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Pride affects us all, not just LGBT people.

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World Pride (Aug 12-22) kicked off in Copenhagen at the weekend. Denmark has been a pioneer when it comes to LGBTIQ equality. It was the first country in the world to recognize same-sex partnerships. It was among the first to introduce explicit protections from discrimination based on sexual orientation and gender identity, and allow legal gender recognition without third party interventions. There is a lot to celebrate when it comes to LGBTIQ equality in Denmark.

 

But LGBTIQ pride is not just about celebration. Pride events are a loud and visible expression of the LGBTIQ community affirming our existence and demanding recognition and protection of our human rights.

The protest nature of pride is especially relevant during World Pride because according to OutRight’s recent briefing on prides around the world, only 102 countries hold some form of pride event. This means that almost the same number do not.

In too many places pride events can not happen due to active persecution of LGBTIQ people (such as in Egypt or Indonesia and others), due to restrictive legislation (such as in Russia and Uganda), or due to continuing criminalisation of same-sex relations (such as in Kenya and Nigeria).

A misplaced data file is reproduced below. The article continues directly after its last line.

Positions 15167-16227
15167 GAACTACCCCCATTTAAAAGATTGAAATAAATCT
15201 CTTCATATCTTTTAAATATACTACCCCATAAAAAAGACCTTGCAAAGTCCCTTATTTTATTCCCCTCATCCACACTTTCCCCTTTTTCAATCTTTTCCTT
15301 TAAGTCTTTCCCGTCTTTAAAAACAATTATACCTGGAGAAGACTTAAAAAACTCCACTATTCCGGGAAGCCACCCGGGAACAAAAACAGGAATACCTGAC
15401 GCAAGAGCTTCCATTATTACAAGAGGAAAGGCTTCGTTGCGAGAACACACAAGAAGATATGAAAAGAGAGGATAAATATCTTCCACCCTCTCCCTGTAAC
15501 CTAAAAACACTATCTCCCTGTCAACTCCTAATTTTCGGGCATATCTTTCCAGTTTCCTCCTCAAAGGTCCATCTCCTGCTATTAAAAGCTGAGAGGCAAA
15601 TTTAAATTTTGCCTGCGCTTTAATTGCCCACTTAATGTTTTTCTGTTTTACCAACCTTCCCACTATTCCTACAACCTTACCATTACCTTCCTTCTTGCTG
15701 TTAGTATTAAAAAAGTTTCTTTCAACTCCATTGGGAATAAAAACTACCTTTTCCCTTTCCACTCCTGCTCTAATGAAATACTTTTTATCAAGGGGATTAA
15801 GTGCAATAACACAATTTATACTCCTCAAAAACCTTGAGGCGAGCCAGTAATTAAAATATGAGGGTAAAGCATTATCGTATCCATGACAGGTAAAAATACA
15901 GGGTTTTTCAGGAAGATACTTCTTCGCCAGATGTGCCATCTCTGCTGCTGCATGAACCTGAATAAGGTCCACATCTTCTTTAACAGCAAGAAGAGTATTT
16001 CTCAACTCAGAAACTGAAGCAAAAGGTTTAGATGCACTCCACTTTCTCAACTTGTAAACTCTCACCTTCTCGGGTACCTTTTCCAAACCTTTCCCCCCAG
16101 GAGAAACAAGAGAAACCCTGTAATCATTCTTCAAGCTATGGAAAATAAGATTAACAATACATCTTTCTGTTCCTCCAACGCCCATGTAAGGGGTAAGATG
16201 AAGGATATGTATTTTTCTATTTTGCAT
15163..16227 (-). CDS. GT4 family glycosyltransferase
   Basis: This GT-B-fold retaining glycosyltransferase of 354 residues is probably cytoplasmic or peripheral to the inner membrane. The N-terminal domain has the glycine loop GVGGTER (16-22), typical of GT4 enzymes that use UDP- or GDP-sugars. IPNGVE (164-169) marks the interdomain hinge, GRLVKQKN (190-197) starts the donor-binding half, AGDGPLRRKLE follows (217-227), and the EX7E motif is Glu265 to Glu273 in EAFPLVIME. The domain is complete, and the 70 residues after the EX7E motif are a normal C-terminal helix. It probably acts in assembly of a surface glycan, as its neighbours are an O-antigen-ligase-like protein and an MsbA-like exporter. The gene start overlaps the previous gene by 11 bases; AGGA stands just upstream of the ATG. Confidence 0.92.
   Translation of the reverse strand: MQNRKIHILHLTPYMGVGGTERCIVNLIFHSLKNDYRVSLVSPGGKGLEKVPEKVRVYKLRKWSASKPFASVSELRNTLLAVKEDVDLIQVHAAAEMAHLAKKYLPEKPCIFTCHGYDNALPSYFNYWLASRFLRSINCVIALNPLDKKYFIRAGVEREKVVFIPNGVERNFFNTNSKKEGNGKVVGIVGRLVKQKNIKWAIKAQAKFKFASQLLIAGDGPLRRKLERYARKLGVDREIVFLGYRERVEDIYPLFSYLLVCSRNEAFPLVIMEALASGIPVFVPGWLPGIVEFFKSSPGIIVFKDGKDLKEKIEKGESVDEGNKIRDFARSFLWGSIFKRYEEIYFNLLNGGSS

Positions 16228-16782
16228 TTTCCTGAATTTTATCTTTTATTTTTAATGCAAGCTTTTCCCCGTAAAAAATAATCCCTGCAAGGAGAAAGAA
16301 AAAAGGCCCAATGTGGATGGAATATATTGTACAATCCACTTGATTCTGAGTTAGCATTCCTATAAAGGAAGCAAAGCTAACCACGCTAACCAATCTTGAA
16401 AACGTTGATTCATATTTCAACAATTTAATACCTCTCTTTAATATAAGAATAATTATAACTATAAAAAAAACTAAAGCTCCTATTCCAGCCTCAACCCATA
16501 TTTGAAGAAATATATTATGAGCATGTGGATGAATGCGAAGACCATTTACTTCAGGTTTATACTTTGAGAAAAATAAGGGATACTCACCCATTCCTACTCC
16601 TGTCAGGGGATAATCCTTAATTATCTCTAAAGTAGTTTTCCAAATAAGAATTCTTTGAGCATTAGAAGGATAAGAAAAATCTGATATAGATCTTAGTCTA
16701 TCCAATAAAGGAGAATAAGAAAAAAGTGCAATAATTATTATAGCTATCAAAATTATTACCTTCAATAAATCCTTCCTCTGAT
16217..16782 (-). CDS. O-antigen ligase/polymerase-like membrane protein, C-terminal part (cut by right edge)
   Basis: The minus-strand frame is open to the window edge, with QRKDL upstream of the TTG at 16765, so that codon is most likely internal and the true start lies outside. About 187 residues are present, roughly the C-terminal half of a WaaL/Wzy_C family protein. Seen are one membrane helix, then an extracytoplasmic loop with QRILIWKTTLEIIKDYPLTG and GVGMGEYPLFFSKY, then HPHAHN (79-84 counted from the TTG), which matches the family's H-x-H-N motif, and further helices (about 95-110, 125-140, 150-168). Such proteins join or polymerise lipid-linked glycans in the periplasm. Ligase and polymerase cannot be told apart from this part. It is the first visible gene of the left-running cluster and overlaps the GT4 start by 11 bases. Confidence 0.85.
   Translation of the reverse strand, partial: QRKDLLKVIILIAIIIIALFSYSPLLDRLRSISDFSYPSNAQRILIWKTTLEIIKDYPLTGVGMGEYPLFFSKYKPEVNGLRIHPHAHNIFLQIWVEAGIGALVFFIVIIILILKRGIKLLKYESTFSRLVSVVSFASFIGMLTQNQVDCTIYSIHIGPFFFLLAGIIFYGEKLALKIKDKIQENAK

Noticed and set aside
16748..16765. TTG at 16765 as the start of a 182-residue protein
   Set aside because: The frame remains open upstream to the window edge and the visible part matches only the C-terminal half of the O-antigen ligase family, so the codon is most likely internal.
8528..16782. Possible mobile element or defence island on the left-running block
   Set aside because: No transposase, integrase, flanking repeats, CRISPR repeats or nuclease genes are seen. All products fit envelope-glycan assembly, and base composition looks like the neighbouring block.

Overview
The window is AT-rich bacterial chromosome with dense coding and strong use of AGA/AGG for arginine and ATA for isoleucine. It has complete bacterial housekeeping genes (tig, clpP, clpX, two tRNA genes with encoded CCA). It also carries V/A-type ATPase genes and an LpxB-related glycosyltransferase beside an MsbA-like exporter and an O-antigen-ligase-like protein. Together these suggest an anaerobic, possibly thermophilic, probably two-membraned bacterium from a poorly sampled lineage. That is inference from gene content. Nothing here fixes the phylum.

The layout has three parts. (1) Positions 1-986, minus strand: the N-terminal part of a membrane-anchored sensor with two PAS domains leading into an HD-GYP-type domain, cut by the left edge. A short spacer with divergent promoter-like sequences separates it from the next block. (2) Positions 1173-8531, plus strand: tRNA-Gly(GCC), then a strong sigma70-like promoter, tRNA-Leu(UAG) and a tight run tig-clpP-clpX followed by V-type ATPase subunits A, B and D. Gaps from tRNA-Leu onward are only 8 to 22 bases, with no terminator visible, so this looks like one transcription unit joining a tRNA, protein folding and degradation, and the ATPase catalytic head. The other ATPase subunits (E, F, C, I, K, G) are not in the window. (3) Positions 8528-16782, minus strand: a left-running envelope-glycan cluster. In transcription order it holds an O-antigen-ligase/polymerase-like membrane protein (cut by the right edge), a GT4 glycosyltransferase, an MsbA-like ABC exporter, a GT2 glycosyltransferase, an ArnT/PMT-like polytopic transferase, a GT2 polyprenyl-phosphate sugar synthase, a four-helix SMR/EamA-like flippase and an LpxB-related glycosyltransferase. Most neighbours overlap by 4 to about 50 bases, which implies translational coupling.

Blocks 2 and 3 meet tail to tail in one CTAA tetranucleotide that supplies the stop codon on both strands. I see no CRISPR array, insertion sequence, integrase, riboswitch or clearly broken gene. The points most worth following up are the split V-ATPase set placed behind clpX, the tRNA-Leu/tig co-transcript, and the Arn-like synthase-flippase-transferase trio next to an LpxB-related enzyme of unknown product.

Moreover, in most places where some form of Pride is held, organizers face restrictions, attacks, and broader backlash. It is particularly the backlash that I want to highlight, because prides, while being indispensable for the LGBTIQ movement, hold importance way beyond the LGBTIQ community.

At their very basic level pride events are a manifestation of freedom of assembly – a fundamental element of democratic societies available to all, regardless of sexual orientation, gender identity, or any other distinguishing features. Whether or not a state allows and protects a marginalised, often hated community to hold a public event like pride is indicative of the health of their democracy because at the very heart of democratic values is [the] protection of the rights of minorities. As such, pride events serve as a litmus test for democracies. Without a minority like the LGBTIQ community being able to peacefully assemble, democracies lose their essence.

This broader link is painfully evident in places with a long history of pride events that have seen a rising backlash. More often than not a backlash against LGBTIQ people coincides with a rise of authoritarian governments bringing with them a clampdown on civil society, and civil liberties more broadly.

 

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